Roto Hill, Bathurst, February 17._
On Thursday, the 5th instant, at Moyne, Hartley, the wife of Mr. , of a son.
Tuesday 10 November 1846
On the 25th instant, at Moyne, Hartley, Mrs. , of a daughter.
< Monday 30 October 1848
James Flanagan untimely death
IvavEST -An inquest was held on the 4th instant, before G Busby, Esq , coroner, on tho body of a man named Flinagan, which was found in the Vale Creek on Sunday last Prom the evidence taken in the ease, it appeared that rianngan aimed in Bathurst on the 27th Juno, and put up at Mr Aines' Inn, which he intended to make his horn" during his stay In the morning of that day he visited Mr Sulllv an's Inn, and this waB the last seen of lum aliv e On Sunday evening, tho 2nd instant, a ninn walking along tho high bank above tho Valo Creek, near the old fuctorv, discov ered a bod) l)lng half in the water, which, upon ctnmlnntion, proved to be that of the deceased Assistanco w as obtained, and the corpse draw n from the water, when tho neck vv is found to bo dislocated I rom the general appearance of the bodv and tho evidence of the medical gentlemen w ho attended, the infei euee to bedrann was, that having missed his wa) ho fell over the pre- cipitous bank of the creek "verdict, in accoidance with the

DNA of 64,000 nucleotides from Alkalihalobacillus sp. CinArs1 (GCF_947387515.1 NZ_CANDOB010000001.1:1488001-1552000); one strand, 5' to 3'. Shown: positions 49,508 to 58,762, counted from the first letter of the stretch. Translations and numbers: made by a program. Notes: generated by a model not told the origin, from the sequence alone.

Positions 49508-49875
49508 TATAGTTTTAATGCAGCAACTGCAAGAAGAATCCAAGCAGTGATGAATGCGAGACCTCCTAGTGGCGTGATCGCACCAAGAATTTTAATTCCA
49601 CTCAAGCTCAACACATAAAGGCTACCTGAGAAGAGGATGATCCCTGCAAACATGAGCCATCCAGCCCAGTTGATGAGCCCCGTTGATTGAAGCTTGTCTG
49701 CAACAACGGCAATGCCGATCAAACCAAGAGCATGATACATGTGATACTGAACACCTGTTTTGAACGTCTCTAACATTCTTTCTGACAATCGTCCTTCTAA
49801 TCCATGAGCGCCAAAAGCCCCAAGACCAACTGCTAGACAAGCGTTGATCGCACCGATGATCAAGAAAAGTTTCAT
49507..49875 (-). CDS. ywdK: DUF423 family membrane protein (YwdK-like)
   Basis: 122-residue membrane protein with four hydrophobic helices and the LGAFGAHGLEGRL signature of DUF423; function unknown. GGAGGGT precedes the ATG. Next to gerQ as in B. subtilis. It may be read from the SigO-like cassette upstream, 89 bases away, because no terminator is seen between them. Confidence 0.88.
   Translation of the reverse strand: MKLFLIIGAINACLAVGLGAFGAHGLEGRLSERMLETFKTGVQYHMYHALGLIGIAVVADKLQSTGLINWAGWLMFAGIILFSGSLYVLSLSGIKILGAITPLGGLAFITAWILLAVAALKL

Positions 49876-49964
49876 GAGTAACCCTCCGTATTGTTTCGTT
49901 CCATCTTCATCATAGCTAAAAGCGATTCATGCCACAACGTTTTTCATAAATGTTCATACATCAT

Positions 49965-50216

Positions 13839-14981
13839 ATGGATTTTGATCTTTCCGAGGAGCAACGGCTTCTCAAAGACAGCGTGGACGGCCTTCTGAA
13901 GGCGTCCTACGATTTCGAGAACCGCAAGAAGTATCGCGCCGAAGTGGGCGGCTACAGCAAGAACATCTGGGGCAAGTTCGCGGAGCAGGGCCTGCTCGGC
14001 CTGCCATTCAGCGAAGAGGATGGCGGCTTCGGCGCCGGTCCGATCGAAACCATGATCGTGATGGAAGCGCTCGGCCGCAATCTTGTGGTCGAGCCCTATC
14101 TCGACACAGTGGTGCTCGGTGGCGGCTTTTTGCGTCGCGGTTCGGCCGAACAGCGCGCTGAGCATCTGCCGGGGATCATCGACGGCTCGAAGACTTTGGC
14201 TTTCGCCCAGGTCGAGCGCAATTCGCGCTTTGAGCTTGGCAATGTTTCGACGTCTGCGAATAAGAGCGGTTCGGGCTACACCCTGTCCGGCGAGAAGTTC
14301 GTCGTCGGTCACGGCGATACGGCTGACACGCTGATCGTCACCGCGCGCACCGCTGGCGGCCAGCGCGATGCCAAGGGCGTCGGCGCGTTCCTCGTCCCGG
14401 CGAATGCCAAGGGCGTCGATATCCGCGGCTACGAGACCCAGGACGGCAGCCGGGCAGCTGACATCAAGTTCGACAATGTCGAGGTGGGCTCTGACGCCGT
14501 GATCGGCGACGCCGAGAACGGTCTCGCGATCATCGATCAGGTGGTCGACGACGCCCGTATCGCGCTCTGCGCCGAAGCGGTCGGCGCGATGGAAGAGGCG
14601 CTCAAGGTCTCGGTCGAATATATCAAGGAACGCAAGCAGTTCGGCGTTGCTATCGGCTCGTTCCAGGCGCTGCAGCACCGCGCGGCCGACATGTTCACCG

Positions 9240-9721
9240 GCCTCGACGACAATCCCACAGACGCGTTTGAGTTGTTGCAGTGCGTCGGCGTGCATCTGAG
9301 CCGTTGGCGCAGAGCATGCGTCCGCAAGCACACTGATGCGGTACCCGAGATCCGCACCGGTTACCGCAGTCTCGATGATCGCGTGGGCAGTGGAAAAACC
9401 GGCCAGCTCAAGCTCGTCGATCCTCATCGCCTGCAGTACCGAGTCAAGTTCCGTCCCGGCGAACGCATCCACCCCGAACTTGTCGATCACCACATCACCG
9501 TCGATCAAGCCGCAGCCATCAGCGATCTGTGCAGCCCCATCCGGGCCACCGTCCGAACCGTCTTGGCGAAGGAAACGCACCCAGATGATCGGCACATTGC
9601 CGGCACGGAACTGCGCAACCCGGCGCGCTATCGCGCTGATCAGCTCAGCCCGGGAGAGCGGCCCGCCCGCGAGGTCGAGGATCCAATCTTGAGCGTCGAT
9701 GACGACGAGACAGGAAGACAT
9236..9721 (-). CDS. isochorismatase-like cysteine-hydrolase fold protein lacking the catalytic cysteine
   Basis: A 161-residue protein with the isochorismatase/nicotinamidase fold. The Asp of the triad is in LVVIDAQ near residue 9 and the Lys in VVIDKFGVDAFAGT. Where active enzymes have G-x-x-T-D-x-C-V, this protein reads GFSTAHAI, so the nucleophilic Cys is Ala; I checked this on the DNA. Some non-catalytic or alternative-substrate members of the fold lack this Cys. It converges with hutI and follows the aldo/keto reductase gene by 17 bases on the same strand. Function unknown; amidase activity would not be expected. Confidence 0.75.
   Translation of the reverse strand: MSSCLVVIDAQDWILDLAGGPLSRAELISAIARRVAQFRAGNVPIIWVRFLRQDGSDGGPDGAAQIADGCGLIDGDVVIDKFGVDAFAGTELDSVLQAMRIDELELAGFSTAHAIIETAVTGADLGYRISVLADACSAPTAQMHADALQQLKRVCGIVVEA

Tuesday 11 July 1854,
1861 FLANAGAN JAMES f JOHN m ELLEN CARCOAR
CANOWINDBA, January IS, from the estate of Thomas Icely, Esq,; damien Us. each:-Brawn colt, 00 over M off nhoalder; roan horsa, four white fetlocks, capital M near shoulder, O or C off shoulder. Also, January 17, from Cucumber, by Mr. :-Yellow nsd white bullock, .IT off rump, car marked ; brindle and white bull, 3 years old, unbranded, damages £\ ; red yearling bull, unbranded ; brindle cow, near slit, D near ramp - over ~ off ribs ; yellow and white bullock, top off both ears, W off ribs ; black sided bullock, W over JM off rump, n over w off shoulder, L near shoulder ; brown and white speckled bullock, snail horn*, JK off rump ; yellow bullock, ll (writing oapiul) off
rump, both ears slit; yellow cow, o over M near rump, 7 near rllm; trespas3 and driving la. Cd. per head. Thoy will be »old
13th February, if not released. W. WALSH. 14S
< Monday 28 January 1856
When Arthur Ranken left Glen Logan in 1847, the property was mortgaged and later sold to John Tindall. James Sloan leased it from Tindall until 1857 when he purchased it for £5,000 and amalgamated it into his North Logan holding.
V18361300 19/1836 PERRY JOHN bride FLANAGAN MARGARET CK